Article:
Suppose you’re planning to conduct a retrospective UX survey of business software where you want to compute 95% confidence intervals around your mean SUS scores (so *t* will be about equal to 2), want the margin of error to be no more than ±5 points, and use the historical estimate of the standard deviation in this research context (*s* = 16.8). The basic sample size estimate would be:

Suppose you then decide to expand the context of the research to include other types of products and services. From the historical data, you know this will increase the variability of the data, probably somewhere between 18 and 22.5.

To get from 16.8 to 18, the value of the constant (*c*) is 18/16.8 = 1.0714 (an increase of 7.14%). From 16.8 to 20 it’s 20/16.8 = 1.1905 (an increase of 19.05%), and from 16.8 to 22.5 it’s 22.5/16.8 = 1.3393 (an increase of 33.93%). The resulting new sample size estimates would be:

*s*= 18:*n*= 45.16(1.0714^{2}) = 45.16(1.148) = 51.84 (an increase of about 15%)*s*= 20:*n*= 45.16(1.1905^{2}) = 45.16(1.417) = 64.0 (an increase of about 42%)*s*= 22.5:*n*= 45.16(1.3393^{2}) = 45.16(1.7937) = 81.0 (an increase of about 79%)

Because *c* is squared, relatively modest increases in standard deviation can correspond to large increases in sample size estimates.

## Example 2: Effect of Decreasing the Standard Deviation

In a previous article, we reported that aggregated data from over 100,000 responses for hundreds of five-, seven-, and eleven-point rating scales revealed a common pattern. The average standard deviation across over 4,000 scale instances was about 25% of the maximum range of the rating scale (e.g., 25 for item scores rescaled to 0–100 points).

We followed that research with an investigation of the variability and reliability of standardized UX scales made up of multiple items (from 2 for the UX-Lite to 16 for the CSUQ). We found, as expected from psychometric theory, that multi-item questionnaires have lower variability than single UX items, with a typical standard deviation of about 19% of the maximum scale range (e.g., 19 for questionnaire scores rescaled to 0–100 points).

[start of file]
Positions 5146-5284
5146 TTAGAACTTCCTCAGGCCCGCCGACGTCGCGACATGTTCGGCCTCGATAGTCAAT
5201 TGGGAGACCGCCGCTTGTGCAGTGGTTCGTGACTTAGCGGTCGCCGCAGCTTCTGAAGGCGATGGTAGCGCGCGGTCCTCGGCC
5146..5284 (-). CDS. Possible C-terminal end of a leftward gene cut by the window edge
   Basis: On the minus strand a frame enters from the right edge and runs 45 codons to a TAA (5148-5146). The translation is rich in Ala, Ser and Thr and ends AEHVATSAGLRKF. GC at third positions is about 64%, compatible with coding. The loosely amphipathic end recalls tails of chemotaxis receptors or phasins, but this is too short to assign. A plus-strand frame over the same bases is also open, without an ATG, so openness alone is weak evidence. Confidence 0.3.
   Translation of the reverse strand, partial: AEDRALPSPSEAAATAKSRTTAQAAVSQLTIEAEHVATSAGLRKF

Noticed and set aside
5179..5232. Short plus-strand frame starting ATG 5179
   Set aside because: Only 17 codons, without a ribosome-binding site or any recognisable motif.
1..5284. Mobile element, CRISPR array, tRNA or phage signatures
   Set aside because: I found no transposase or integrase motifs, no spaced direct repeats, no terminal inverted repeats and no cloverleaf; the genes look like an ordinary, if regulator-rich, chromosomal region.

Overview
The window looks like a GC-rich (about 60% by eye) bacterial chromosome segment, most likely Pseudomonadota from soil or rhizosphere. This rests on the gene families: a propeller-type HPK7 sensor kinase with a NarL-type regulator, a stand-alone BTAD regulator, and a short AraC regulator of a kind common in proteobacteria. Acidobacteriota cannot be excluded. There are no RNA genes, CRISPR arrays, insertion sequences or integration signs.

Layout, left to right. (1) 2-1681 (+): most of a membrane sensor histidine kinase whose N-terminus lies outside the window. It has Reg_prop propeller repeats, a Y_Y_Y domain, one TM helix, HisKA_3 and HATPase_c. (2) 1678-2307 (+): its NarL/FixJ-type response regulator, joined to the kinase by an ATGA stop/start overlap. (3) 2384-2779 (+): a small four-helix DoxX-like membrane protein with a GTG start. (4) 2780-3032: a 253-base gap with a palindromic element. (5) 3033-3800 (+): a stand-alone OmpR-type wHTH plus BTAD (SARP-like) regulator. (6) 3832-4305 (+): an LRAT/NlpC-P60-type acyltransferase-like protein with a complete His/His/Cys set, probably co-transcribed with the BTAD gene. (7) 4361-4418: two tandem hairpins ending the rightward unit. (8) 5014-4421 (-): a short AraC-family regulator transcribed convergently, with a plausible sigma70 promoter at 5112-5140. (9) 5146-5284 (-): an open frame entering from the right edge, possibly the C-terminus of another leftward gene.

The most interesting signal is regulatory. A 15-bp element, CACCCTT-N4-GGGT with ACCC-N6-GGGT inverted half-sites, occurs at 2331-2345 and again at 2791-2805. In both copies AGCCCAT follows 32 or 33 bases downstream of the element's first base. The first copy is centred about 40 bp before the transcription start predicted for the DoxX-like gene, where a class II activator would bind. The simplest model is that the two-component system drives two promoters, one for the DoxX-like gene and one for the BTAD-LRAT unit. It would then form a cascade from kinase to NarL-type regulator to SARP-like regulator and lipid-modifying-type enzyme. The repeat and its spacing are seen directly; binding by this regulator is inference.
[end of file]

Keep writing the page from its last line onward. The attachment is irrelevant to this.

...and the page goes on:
Suppose in a retrospective survey of consumer software products you’re planning to collect a simple single-item measure of perceived usability that, after interpolation to 0-100 points, has a historical standard deviation of 25. Using the criteria from Example 1, you want to compute 95% confidence intervals around your mean scores (so *t* will be about equal to 2) and want the margin of error to be no more than ±5 points.

Because it has a lower historical standard deviation of 17.6, you want to consider replacing this single-item metric with the ten-item SUS. In this case, the value of *c* is less than 1 (17.6/25 = 0.704, a decrease of about 30%). The new sample size estimate is:

*s*= 17.6:*n*= 100(0.704^{2}) = 100(0.4956) = 49.56 (a decrease of about 50%)

Again, because *c* is squared, the 30% decrease in standard deviation led to a 50% decrease in the sample size estimate. The decrease in estimated sample size is desirable, but survey respondents will have to answer ten questions instead of one to provide a measure of perceived usability, so making the final decision will also depend on the cost of additional respondents and the potential impact of adding nine more items to the length of the survey.

# A Useful Table

Table 1 shows how increases and decreases in standard deviations affect sample size estimates in descending order from a 50% increase in standard deviation to a 50% decrease.

% change in s | c | Change in n (c^{2}) | Change in n (±%) |
---|---|---|---|

50% | 1.50 | 2.25 | +125% |

40% | 1.40 | 1.96 | +96% |

30% | 1.30 | 1.69 | +69% |

20% | 1.20 | 1.44 | +44% |

10% | 1.10 | 1.21 | +21% |

5% | 1.05 | 1.10 | +10% |

0% | 1.00 | 1.00 | 0% |

−5% | 0.95 | 0.90 | −10% |

−10% | 0.90 | 0.81 | −19% |

−20% | 0.80 | 0.64 | −36% |

−30% | 0.70 | 0.49 | −51% |

−40% | 0.40 | 0.36 | −64% |

−50% | 0.50 | 0.25 | −75% |

**Table 1:**Effect of changes in standard deviation (

*s*) on sample size estimates (

*n*). To compute a new

*n*that increases or decreases by the specified percentage change, multiply the initial estimate by

*c*

^{2}.

At the extremes in the table, if an initial sample size estimate was 100, then a 50% increase in standard deviation would more than double the estimate to 225 (100 × 2.25). On the other hand, if the initial estimate was 100 and the standard deviation was cut in half (50% decrease), then the new estimate would be a sample size of 25 (100 × 0.25).